The Nigerian government has condemned enrolling younger pupils below 12 in secondary schools, describing it as a breach of the nation’s education policy.
The Permanent Secretary in the Federal Ministry of Education, Andrew Adejoh, said this on Saturday while monitoring the National Common Entrance Examination (NCEE) in the country’s federal government colleges, otherwise regarded as unity schools.
Mr Adejoh expressed the government’s determination to enforce the policy, insisting that the practice contributes significantly to the challenges facing the country’s education system.
He accused parents of “continually breaching the policy.”
The official said the recommended age of entrance into secondary schools is contained in the country’s National Policy on Education but that parents have cultivated the habit of breaching it.
Tagged National Policy on Education, the document, which was last revised in 2013, pegs the pupils’ age on completion of primary education at 11, noting that at age 12, pupils are expected to be in Junior Secondary School 1.
Mr Adejoh said: “We are killing our children by allowing underage children to write the Common Entrance Examination.
“I saw children that I know that are not up to 10, and three of them accepted that they are nine years old. We are doing many things; one, we are teaching the children the wrong values. Education is not about passing exams. Education is teaching, learning and character formation.”
What National Policy Says
The National Policy on Education, as revised in 2013, structured Nigerian education into four categories; Early Childhood Care Development, 0-4 years; Basic Education, 5-15 years; Post Basic Education, three years; and Tertiary Education.
The Basic Education is further broken down into one year of pre-primary, six years of primary education and three years of Junior Secondary Education.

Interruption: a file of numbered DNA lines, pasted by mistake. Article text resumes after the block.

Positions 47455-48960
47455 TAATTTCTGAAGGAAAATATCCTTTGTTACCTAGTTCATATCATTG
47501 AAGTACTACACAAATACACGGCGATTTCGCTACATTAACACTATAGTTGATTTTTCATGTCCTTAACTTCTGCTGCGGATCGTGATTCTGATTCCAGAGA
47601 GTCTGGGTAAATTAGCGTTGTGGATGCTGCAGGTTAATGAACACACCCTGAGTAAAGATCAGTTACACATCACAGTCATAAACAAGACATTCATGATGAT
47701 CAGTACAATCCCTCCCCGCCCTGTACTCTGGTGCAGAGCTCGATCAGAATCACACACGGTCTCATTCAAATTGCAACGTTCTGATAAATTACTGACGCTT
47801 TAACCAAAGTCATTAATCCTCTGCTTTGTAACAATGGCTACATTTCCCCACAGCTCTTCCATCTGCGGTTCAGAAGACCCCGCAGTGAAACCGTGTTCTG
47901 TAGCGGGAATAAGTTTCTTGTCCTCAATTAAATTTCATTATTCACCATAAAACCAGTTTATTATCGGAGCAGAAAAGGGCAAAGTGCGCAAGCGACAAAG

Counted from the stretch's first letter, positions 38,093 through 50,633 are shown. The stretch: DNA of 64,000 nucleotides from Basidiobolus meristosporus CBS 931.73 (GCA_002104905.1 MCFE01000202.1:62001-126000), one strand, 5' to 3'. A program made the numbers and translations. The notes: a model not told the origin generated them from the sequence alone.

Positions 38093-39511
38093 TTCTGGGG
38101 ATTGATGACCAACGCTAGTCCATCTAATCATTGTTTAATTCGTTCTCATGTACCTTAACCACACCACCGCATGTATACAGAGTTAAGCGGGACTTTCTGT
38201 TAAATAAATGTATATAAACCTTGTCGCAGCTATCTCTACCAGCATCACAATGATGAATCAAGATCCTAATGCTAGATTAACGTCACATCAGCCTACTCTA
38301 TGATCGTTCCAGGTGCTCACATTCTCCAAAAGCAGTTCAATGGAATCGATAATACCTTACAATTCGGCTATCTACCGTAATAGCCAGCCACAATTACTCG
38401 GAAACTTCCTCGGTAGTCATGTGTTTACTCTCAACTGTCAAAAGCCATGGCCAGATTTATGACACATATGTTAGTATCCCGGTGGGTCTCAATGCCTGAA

Going by the structure, a Junior Secondary School pupil should’ve attained the age of 11, having completed four years of early childhood education, one year of pre-primary, and six years of primary education.
Meanwhile, Pearl Ihaza, Head of the Making Pathway for Bloomers (MPB) Academy, Abuja, said there was a different curriculum for basic five and six in primary school.
She blamed parents for hurrying their wards to secondary schools by skipping the last class in the primary schools.
“Every school has Basic Six, but parents don’t want their children to go to that class, so it’s a problem for everyone,” she said, adding, “But schools are beginning to force them because that’s when the child will be mentally, emotionally and psychologically ready for secondary school.”
The permanent secretary has, therefore, directed the National Examinations Council (NECO), the government agency responsible for the conduct of NCEE, to henceforth make birth certificates a requirement for registration.
“Let our children get to an appropriate age before writing (sitting) this exam, and we are going to make sure NECO puts in place appropriate checks. We didn’t want to get to where we will say bring a birth certificate, but that is the stage we are going to now. In registering, we also upload the child’s birth certificate so that at our own end, we can cut some of these things,” he said.
2023 Common Entrance
Every year, NECO administers the NCEE examination for pupils seeking admission into any of the more than 100 federal government colleges.
This year, 72,821 pupils registered for the examination, with Lagos and the Federal Capital Territory (FCT) accounting for the highest number of candidates, NECO Registrar Dantani Wushishi, a professor, said.
He said Kebbi had the lowest number of candidates, with 115 registered pupils.
Like the previous year, more girls registered for the examinations than boys, accounting for 38,000 compared to 34,000 boys.
This Mr Adejoh attributed to the government and its partners’ initiatives in bringing more girls to school.
Last year, 71,738 pupils sat the examination, of which 34,030 were males, and 37,708 were females.
Qosim Suleiman is a reporter at Premium Times in partnership with Report for the World, which matches local newsrooms with talented emerging journalists to report on under-covered issues around the globe
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